Everything You Need to Know About Science Fiction

What is science fiction?

Science fiction (also called sci-fi or SF) is a form of speculative fiction. Stories within the genre are often concerned with science, time travel, space, cutting edge technology and aliens. It is a genre most concerned with how humanities’ technological advancement will affect its future.

The key characteristics of science fiction

Predicting the future

Futurism is commonly associated with sci-fi. Many novels, particularly the works of Azimov, revolve around predicting how future technology will affect society.

This often involves taking whatever area of science is developing at the fastest rate at that time and picturing how further advances would impact society. Which is part of the reason so many sci-fi works involving artificial intelligence have been released recently.

Science fiction as allegory 

While science fiction is concerned with the future, that is only part of its appeal. Good sci-fi shows us what the world may be like in the future. Great science fiction uses the future as a way to reveal humanities soul as it is now. Often a novel’s hook will be its depiction of the future, but its message will be telling us something about the present.

Viewing humanity through alien eyes

One way humanity is often examined is by viewing it through alien eyes. Using aliens to describe humanity is a useful construct to allow the author try and be objective about the human condition and our social constructs.

It’s also a lot of fun to imagine what aliens would be like. How they would have evolved, how their physiology would have affected their society and outlook. Often this is used as a means of examining human societies through contrast. This is often an aspect of Larry Niven’s work, such as in the classic Ringworld.

What was the first science fiction novel?

Mary Shelly’s Frankenstein’s is often considered the  first science fiction novel, although it is a hotly debated topic. Some say the genre goes as far back as Gilgamesh, with it’s apocalyptic elements and the hunt for humanity. However, we have to wait until Shelly’s Frankenstein before a true science fiction novel is written.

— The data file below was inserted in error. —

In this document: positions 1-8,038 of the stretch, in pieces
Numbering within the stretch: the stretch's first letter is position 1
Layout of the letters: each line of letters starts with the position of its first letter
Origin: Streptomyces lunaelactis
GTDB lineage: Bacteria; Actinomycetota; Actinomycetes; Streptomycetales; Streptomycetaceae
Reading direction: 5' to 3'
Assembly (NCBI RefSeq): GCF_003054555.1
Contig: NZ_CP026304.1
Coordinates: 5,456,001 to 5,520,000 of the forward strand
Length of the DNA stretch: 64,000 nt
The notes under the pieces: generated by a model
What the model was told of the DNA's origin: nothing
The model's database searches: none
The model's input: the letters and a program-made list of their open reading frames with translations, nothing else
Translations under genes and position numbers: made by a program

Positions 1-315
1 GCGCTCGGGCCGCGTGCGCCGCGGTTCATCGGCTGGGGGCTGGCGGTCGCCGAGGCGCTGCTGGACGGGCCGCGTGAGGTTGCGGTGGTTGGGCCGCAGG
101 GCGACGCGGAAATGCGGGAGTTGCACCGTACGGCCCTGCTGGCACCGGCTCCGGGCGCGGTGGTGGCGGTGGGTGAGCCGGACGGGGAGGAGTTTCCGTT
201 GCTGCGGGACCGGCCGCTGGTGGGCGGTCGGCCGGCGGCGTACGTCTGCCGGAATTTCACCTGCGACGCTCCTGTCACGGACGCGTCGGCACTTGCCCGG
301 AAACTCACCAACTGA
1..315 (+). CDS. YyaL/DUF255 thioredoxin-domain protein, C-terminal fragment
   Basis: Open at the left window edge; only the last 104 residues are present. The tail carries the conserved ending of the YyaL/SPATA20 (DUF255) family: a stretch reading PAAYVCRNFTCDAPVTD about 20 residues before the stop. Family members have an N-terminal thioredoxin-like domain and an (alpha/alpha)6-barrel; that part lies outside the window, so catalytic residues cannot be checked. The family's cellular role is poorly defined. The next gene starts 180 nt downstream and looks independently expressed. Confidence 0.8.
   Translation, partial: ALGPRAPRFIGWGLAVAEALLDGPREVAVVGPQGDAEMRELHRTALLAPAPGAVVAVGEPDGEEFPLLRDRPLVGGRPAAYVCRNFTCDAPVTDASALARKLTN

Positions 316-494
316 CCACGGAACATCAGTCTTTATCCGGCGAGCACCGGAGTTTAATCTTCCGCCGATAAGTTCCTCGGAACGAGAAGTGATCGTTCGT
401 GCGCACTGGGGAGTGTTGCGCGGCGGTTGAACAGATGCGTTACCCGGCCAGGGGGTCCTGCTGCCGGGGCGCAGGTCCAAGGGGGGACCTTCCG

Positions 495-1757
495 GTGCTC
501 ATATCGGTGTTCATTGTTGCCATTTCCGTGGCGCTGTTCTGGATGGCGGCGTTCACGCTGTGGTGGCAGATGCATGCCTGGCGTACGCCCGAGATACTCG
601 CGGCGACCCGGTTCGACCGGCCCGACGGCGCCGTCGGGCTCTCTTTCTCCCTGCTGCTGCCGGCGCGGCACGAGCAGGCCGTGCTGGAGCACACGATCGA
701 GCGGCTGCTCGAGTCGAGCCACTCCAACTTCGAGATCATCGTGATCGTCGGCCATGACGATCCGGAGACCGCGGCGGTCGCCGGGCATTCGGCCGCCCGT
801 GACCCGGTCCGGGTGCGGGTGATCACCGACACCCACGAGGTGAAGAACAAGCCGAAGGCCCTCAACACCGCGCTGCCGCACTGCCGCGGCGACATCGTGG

The plot of Frankenstein was one of the earliest novels to have it’s plot driven by cutting edge technology, contained a mad scientist and had an alien intelligence observing humanity from the outside.

What was the first science fiction film?

The Voyage dans la Lune, released in 1902, was the first science fiction movie. Created by Georges Méliès it was clearly inspired by the work of Jules Verne and H.G. Wells. Like many subsequent blockbusters, it was lauded for its special effects and was an instant crowd pleaser.

Science fiction sub-genres

A guide to the main science fiction genres.

Alien Invasion Science Fiction

Alien invasion quite simply involves aliens invading! Often it’s the Earth that’s been invaded, but it doesn’t have to be. This is a great genre to read if you want to see humanity up against impossible odds, as humanity is often outmatched by the alien invaders.

Alien invasion works tend to focus, in one way or another, on how humanity would react if we were suddenly confronted with the fact that we weren’t the strongest species in the universe. Often this is played for drama but sometimes it is put in a humorous context. Much of the tension comes from placing us humans in the position of underdog.

Cyberpunk

Cyberpunk mixes technological advancements with a breakdown of social order. Books in this genre often include cybernetics and cyberspace, as well as loners fighting against the establishment

You can find our favourite Cyberpunk books here. Or you can check out the below video for some cyberpunk movie tips.

Virtual Reality Science Fiction

Virtual reality science fiction is any story set or partially set in a computer generated or virtual environment. These environments can be purely visual or they can be sufficiently advanced to trick the other senses as well.

Works that include virtual reality in their plots often include themes such as the nature of reality and the comparisons between the mundane in the real world and the awesome in the virtual. There is also a strong connection between video games and virtual reality.

Space Opera

Space opera is a sub-genre of science fiction characterised by vast interstellar voyages, bizarre alien planets, and impossibly advanced technologies.

The seminal work Dune is a space opera. As are more recent classics Ancillary Justice and A Fire Upon the Deeps.

You can find a list of our favourite Space Opera books here.

Hard Science Fiction

This sub-genre can be distinguished by its emphasis on scientific accuracy. Plots will usually include certain technologies which are currently impossible to make, but otherwise, the novel will follow the laws of physics. For example, if the plot requires spaceships that travel at the speed of light then time dilation will still be a factor.

You can find our list of favourite hard science fiction novels here.

Soft Science Fiction

Some of the best sci-fi isn’t to do with technology, or aliens or even science. Sometimes science fiction is more interested in psychology and emotion.

Soft science fiction is examines the ‘soft sciences’, makes no attempt to be scientifically accurate or science fiction that fulfils both of these criteria.